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All of Denmark was at his feet

John Sutherland, 12 May 1994

John Steinbeck: A Biography 
by Jay Parini.
Heinemann, 605 pp., £20, March 1994, 0 434 57492 9
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... Down was originally written for a branch of the OSS, the Foreign Information Service, and is (as Paul Fussell notes in Writing in Wartime) ‘virtually indistinguishable from the emissions of the Office of War Information’. Bombs Away was written for the Army Air Corps. In the scoundrel time, after the war, Steinbeck went along with the inquisitions ...

Seen through the Loopholes

David Simpson: ‘War at a Distance’, 11 March 2010

War at a Distance: Romanticism and the Making of Modern Wartime 
by Mary Favret.
Princeton, 262 pp., £18.95, January 2010, 978 0 691 14407 8
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... and writers tend to claim transformational status for the war they happen to be writing about, as Paul Fussell did for the Great War – which was also declared exceptional by those who thought of it as the war to end all wars. War is always modernising. The increasing use of unmanned drones by the Americans in the current campaigns renders it ...


Jeremy Treglown, 6 August 1992

Writers on World War Two: An Anthology 
edited by Mordecai Richler.
Chatto, 752 pp., £18.99, February 1992, 0 7011 3912 9
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Legacies and Ambiguities: Post-war Fiction and Culture in West Germany and Japan 
edited by Ernestine Schlant and Thomas Rimer.
Woodrow Wilson Center Press/Johns Hopkins, 323 pp., $35, February 1992, 0 943875 30 7
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... has an internationalism still rare in such anthologies. In this respect, it’s an improvement on Paul Fussell’s recent The Bloody Game: An Anthology of Modern War. Fussell covers a bigger time-span, and where his choices overlap with Richler’s, his extracts from them tend to be both better-chosen and longer. All ...

Where on Earth are you?

Frances Stonor Saunders, 3 March 2016

... no appeal, the one ‘likeness’ guaranteed to show you looking the way you never want to look. Paul Fussell called it ‘the most egregious little modernism’, redolent of ‘the world of Prufrock and Joseph K and Malone’, and indeed every time my photo is scrutinised by a passport officer, it’s as if I’ve entered that same world of anxiety and ...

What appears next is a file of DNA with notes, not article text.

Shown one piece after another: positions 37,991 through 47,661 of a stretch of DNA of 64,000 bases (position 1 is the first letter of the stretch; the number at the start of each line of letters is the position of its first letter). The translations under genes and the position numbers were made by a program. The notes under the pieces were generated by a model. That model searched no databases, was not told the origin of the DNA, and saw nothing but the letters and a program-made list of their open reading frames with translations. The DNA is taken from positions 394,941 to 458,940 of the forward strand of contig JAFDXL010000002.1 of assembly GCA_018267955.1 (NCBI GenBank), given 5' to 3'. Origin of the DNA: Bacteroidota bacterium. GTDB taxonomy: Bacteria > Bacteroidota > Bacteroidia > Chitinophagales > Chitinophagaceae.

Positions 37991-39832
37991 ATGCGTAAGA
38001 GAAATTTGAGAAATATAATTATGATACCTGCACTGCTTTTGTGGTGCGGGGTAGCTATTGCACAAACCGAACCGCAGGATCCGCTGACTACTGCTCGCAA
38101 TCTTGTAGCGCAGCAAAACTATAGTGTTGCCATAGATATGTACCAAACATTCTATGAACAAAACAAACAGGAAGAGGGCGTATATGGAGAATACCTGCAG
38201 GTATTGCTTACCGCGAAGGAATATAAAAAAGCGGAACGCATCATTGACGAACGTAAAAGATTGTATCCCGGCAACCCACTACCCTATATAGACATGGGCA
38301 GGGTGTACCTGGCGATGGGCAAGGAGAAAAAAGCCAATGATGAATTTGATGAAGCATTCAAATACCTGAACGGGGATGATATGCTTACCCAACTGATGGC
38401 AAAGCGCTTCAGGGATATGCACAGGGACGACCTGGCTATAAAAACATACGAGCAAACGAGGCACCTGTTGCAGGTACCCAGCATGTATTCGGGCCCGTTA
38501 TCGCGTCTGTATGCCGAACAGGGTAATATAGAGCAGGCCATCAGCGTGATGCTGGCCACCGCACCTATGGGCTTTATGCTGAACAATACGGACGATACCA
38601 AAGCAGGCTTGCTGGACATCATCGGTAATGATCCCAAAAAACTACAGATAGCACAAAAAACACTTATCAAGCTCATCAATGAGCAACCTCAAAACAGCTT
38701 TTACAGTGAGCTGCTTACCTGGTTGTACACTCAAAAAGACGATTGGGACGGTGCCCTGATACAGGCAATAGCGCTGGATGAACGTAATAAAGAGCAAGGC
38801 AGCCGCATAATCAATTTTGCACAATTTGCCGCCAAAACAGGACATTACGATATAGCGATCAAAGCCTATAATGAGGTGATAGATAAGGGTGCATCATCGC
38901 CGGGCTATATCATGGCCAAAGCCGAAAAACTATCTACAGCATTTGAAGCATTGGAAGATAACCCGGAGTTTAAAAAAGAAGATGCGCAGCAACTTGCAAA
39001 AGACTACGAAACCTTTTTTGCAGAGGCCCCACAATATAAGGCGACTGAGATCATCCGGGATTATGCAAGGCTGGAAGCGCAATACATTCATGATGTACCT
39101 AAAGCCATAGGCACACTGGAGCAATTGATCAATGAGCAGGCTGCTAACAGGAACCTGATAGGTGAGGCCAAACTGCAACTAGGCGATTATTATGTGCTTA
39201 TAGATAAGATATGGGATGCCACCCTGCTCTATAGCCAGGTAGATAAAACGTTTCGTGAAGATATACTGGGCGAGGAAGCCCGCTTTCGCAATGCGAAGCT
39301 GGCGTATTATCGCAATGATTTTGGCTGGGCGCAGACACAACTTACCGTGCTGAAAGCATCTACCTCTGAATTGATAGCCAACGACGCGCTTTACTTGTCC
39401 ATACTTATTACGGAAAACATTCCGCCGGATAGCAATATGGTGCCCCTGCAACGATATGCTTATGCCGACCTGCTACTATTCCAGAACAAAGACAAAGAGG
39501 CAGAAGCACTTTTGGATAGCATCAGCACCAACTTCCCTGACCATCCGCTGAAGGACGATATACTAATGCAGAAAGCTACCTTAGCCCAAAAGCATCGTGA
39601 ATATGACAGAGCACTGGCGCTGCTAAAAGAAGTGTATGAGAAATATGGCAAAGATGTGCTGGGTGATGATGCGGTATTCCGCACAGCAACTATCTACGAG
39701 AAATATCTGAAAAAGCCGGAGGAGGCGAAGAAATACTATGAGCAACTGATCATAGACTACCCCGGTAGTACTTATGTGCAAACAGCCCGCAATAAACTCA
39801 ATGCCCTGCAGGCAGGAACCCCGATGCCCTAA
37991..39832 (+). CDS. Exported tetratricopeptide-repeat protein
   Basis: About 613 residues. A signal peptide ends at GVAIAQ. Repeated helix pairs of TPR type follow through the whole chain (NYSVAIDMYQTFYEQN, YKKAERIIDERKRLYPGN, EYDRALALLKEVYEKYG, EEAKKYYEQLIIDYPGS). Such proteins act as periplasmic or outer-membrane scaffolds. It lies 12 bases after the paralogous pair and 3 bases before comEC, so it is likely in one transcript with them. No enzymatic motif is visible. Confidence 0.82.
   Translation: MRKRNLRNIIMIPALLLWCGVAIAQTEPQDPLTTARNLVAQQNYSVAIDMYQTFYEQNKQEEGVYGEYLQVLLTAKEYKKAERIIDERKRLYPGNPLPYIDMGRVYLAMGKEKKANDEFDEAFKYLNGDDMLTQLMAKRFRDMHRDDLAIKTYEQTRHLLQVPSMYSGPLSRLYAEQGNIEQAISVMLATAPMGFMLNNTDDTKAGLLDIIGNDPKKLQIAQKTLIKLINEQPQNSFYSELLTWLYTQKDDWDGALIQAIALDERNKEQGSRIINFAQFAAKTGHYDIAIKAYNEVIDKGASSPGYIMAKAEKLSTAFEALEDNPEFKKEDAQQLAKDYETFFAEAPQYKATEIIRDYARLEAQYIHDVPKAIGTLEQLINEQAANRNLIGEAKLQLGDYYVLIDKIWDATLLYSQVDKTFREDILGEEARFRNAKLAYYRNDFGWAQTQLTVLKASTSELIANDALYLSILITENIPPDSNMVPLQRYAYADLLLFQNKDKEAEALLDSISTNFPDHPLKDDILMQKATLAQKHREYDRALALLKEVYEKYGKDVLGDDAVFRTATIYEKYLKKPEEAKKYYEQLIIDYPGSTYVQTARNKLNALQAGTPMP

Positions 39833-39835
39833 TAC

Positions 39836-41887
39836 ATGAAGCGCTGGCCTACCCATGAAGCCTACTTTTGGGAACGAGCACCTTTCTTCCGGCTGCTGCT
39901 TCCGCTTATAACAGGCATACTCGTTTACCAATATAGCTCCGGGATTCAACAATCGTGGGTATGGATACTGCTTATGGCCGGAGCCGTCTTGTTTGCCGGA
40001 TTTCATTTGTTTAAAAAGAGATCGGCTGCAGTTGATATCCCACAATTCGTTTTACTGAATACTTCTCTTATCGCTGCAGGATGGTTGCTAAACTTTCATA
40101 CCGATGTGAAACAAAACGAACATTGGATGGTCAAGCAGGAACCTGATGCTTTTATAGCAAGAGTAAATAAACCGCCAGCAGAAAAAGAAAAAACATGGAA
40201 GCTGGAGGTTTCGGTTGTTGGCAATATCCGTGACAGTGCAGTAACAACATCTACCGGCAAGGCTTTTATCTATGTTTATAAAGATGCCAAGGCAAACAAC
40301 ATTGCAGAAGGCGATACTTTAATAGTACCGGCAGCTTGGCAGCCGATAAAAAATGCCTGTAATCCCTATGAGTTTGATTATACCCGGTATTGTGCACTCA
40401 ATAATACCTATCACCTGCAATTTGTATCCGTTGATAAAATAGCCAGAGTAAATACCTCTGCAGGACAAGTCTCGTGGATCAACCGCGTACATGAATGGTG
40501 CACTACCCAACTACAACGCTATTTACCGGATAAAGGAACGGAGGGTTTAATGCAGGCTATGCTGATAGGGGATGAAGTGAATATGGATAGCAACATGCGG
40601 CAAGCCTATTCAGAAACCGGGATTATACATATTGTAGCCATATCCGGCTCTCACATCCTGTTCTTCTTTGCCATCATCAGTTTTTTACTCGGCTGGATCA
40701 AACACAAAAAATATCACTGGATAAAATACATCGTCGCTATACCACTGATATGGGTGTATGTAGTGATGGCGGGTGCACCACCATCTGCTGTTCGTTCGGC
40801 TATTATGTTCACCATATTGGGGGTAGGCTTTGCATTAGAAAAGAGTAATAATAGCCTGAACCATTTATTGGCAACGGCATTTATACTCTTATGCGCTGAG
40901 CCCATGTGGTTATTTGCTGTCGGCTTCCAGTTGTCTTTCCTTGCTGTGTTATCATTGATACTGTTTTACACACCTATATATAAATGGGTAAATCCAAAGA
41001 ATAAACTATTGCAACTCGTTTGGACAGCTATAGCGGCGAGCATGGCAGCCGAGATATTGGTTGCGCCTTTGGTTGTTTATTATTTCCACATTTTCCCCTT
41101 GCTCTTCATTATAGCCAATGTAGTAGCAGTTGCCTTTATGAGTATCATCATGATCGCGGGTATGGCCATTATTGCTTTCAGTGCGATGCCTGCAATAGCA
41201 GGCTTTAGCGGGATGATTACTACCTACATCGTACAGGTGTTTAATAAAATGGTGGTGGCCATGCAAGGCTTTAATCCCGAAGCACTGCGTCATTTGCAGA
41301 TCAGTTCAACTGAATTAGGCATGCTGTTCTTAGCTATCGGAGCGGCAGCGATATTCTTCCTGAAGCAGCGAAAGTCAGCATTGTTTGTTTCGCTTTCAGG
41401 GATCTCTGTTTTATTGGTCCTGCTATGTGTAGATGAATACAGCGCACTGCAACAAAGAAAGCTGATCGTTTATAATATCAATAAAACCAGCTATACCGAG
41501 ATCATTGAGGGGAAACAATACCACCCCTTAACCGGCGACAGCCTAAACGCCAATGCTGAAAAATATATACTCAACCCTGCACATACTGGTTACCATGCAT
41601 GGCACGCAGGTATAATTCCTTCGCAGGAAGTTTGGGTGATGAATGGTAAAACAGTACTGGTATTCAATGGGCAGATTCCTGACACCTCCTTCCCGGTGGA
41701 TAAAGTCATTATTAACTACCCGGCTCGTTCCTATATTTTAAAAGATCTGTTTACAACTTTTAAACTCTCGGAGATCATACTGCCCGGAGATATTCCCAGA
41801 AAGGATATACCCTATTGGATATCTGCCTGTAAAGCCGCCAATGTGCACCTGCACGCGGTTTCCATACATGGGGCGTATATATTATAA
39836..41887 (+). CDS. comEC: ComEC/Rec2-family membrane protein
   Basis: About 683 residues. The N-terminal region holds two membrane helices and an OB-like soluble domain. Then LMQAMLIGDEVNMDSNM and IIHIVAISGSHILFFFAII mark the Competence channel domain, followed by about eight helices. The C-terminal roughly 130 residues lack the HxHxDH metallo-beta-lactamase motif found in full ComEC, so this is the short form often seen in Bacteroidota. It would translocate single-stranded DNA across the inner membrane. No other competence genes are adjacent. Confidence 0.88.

How the sanity of poets can be edited away

Arnold Rattenbury: The Sanity of Ivor Gurney, 14 October 1999

‘Severn and Somme’ and ‘War’s Embers’ 
by Ivor Gurney, edited by R.K.R. Thornton.
Carcanet, 152 pp., £7.95, September 1997, 1 85754 348 3
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80 Poems or So 
by Ivor Gurney, edited by George Walter and R.K.R. Thornton.
Carcanet, 148 pp., £9.95, January 1997, 1 85754 344 0
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... so. Perhaps we are in the realm of that more general, sexually innocent homoeroticism discussed by Paul Fussell in The Great War and Modern Memory (1975) or in Martin Taylor’s less fashionable, less thesis-driven anthology, Lads, republished in 1998. In Taylor’s collection, so often are the poems bad, unaware (Ronald-like?) or puny that the best among ...

Mauve Monkeys

William Fiennes, 18 September 1997

Wilde’s Last Stand: Decadence, Conspiracy and the First World War 
by Philip Hoare.
Duckworth, 250 pp., £16.95, July 1997, 0 7156 2737 6
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... country is a grey hinterland in which nothing interesting seems to be happening. He has none of Paul Fussell’s concern, in The Great War and Modern Memory, to know ‘what the ordinary man has to say about it all’. Seduced by the flamboyance of the Billings and the Rosses, Hoare has little time for the world of Pat Barker’s Billy Prior, the ...

Courage, mon amie

Terry Castle: Disquiet on the Western Front, 4 April 2002

... I read and acquired the obvious classics: Graves, Owen, Sassoon, Remarque, Barbusse, Brittain, Fussell. But I had lots of other fads and hobbies going too: opera, Baroque painting, Kurosawa films, the Titanic, the Romanovs, trashy lesbian novels. Sometimes my preoccupations overlapped: I became fascinated, for example, with the long World War One sequence ...


Max Hastings: Letters from the Front, 10 September 2015

... in France. In 1975 he was moved to write to the historian Michael Howard by exasperation with Paul Fussell’s newly published The Great War and Modern Memory. Fussell, an American critic and veteran of World War Two, suggested that what had happened to those who fought in France was so uniquely dreadful that it ...

The Past’s Past

Thomas Laqueur, 19 September 1996

Sites of Memory, Sites of Mourning: The Great War in European Cultural History 
by Jay Winter.
Cambridge, 310 pp., £12.95, September 1996, 0 521 49682 9
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... until the century’s second great catastrophe. This is not the common view. The title alone of Paul Fussell’s enormously influential The Great War and Modern Memory (1975), for example, proclaims the contrary. So does the concluding line – ‘Never such innocence again’ – of Philip Larkin’s 1960 poem ‘MCMXIV’, invoking the summer ...

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